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Somali refugees pin hopes on camel-herding - in snowy Norway

News Stories, 26 January 2006

© Olav Hansen, Hamar Arbeiderblad
Bactrian camels, like these at the Amadeus Animal Park in Southern Norway, have no problems surviving the Norwegian winter as long as they are given proper shelter at night.

OSLO Jan. 26 (UNHCR) Camels are rare in Norway, mostly seen in papier-mâché form during Christmas pageants, but a group of Somali refugees resettled in the Norwegian countryside is now hoping to keep as many as 20 of the humped animals.

"Many of my friends just simply cannot wait until the camels get here," said Abdirahman A. Isman, a refugee from Somalia who has lived in the rural municipality of Loeten for eight years.

Keeping camels in Norway might sound a bit eccentric, but the hope is that these camels will create jobs and improve the integration of refugees resettled to Loeten.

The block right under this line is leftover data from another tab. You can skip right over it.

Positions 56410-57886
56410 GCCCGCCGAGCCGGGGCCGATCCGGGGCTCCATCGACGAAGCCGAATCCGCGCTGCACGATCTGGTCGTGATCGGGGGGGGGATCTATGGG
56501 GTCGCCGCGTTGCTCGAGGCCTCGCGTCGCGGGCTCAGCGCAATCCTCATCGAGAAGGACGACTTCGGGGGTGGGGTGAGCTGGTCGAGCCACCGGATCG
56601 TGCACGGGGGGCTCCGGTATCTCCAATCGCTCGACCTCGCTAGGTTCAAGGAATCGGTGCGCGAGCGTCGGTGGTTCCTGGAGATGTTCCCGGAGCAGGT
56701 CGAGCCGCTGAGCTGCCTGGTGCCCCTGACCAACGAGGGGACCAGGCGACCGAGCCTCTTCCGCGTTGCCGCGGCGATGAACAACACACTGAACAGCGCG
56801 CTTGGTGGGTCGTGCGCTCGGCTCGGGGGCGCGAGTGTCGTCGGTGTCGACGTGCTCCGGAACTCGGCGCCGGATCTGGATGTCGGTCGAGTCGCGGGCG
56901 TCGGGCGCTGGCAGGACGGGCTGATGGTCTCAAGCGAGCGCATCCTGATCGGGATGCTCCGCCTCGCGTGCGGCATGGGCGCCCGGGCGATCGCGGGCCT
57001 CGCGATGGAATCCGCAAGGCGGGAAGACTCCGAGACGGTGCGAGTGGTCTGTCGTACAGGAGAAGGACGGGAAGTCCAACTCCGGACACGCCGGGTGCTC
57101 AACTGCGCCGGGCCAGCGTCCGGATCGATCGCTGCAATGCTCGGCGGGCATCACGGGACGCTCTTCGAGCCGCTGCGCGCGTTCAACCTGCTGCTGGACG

"Many of our refugees, particularly those from Somalia, have extensive knowledge and experience in camel husbandry, and why shouldn't we an agricultural community use this resource to our benefit?" asked Wenche Stenseth, in charge of integrating refugees in Loeten.

Despite Norway's bone-chilling winters, camel species native to Mongolia and Tibet should have no problems coping with snow and sub-zero temperatures, she said.

As Loeten, some 120 kilometres (75 miles) north of Oslo, is also vying to become a major ski resort with hundreds of lodges and holiday apartments, many are hoping the camels would become a tourist attraction too.

"We think this is a great idea," Isman said, who kept a herd of around hundred camels in Somalia before being forced to flee his native country.

"Visitors could come here to ride the camels, buy souvenirs of camel hide and hair, eat and drink camel meat and milk, which are very tasty," he added.